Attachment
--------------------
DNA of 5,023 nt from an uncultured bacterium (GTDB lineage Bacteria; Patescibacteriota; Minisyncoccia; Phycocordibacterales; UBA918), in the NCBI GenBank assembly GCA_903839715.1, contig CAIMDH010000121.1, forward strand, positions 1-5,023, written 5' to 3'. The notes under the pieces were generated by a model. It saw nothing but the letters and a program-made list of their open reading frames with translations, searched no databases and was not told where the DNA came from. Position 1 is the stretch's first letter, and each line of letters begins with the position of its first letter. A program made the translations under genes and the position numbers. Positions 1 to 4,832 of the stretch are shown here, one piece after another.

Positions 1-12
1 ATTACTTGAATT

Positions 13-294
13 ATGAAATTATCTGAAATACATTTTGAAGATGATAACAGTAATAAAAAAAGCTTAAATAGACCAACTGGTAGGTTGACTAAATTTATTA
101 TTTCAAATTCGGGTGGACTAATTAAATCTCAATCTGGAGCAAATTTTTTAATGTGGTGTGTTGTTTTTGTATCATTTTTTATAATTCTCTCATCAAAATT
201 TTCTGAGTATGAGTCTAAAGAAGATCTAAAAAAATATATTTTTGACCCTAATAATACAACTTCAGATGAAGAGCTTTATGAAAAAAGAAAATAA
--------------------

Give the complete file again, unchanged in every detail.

DNA of 5,023 nt from an uncultured bacterium (GTDB lineage Bacteria; Patescibacteriota; Minisyncoccia; Phycocordibacterales; UBA918), in the NCBI GenBank assembly GCA_903839715.1, contig CAIMDH010000121.1, forward strand, positions 1-5,023, written 5' to 3'. The notes under the pieces were generated by a model. It saw nothing but the letters and a program-made list of their open reading frames with translations, searched no databases and was not told where the DNA came from. Position 1 is the stretch's first letter, and each line of letters begins with the position of its first letter. A program made the translations under genes and the position numbers. Positions 1 to 4,832 of the stretch are shown here, one piece after another.

Positions 1-12
1 ATTACTTGAATT

Positions 13-294
13 ATGAAATTATCTGAAATACATTTTGAAGATGATAACAGTAATAAAAAAAGCTTAAATAGACCAACTGGTAGGTTGACTAAATTTATTA
101 TTTCAAATTCGGGTGGACTAATTAAATCTCAATCTGGAGCAAATTTTTTAATGTGGTGTGTTGTTTTTGTATCATTTTTTATAATTCTCTCATCAAAATT
201 TTCTGAGTATGAGTCTAAAGAAGATCTAAAAAAATATATTTTTGACCCTAATAATACAACTTCAGATGAAGAGCTTTATGAAAAAAGAAAATAA